Chapter

Courtliness and laughter

Indira Ghose

in Shakespeare and Laughter

Published by Manchester University Press

Published in print June 2008 | ISBN: 9780719076923
Published online July 2012 | e-ISBN: 9781781700983 | DOI: http://dx.doi.org/10.7228/manchester/9780719076923.003.0002
Courtliness and laughter

Show Summary Details

Preview

The world of Baldassare Castiglione's Book of the Courtier (1528) displays a striking affinity with William Shakespeare's Love's Labour's Lost, not only with regard to the courtly arena that both texts present but also because of their shared concern with ideals of courtly behaviour. In Book 2 of The Courtier, the courtiers discuss the prescriptions that govern the proper art of jesting. This chapter looks at the courtly precepts on laughter. At court, hostile jesting was now derided as vulgar. Taste and decorum were the key values. Wit was a technique of self-promotion, a means of displaying one's skill at entertaining one's peers. Laughter was above all a form of pleasant diversion or a lubricant deployed to defuse social tension. Shakespeare adapted these norms for the public theatre and stages them in Love's Labour's Lost. What he also imports into the theatre is the aristocratic notion of play as gratuitous pleasure, serving no other purpose than to entertain.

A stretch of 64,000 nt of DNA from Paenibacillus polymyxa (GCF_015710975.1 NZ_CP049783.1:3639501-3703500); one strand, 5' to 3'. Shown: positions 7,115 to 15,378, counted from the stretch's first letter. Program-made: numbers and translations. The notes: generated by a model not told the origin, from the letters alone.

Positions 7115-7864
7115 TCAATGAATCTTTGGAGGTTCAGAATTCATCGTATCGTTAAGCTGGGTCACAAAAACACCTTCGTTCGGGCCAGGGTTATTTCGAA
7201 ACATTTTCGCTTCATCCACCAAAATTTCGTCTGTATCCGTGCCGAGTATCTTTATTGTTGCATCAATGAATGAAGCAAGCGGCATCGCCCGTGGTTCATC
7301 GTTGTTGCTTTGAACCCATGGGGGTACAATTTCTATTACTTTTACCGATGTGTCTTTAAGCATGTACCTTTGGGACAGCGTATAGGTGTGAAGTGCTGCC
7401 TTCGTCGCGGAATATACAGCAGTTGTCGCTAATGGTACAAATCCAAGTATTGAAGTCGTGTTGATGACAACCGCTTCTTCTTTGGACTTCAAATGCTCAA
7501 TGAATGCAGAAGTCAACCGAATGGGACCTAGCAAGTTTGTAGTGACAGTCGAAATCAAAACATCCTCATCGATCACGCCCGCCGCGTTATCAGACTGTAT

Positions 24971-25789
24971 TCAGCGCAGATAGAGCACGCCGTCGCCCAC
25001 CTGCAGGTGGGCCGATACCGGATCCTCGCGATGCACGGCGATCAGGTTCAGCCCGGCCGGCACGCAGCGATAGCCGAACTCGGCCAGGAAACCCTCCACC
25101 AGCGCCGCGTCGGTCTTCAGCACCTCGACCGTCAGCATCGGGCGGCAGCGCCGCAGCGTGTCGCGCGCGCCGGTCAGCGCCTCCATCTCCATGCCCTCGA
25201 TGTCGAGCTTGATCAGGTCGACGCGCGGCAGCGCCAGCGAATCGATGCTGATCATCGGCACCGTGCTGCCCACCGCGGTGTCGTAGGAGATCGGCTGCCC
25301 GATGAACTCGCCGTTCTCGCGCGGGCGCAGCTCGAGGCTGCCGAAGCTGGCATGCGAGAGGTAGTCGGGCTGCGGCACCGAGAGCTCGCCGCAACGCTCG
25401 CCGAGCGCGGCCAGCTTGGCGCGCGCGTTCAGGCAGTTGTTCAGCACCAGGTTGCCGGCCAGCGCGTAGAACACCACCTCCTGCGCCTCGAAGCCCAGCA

Keywords: Baldassare Castiglione; Book of Courtier; William Shakespeare; Love's Labour's Lost; courtly behaviour; courtiers; jesting; laughter; theatre; pleasure

Chapter.  17946 words. 

Subjects: Shakespeare Studies and Criticism

Full text: subscription required

How to subscribe Recommend to my Librarian

Users without a subscription are not able to see the full content. Please, subscribe or login to access all content.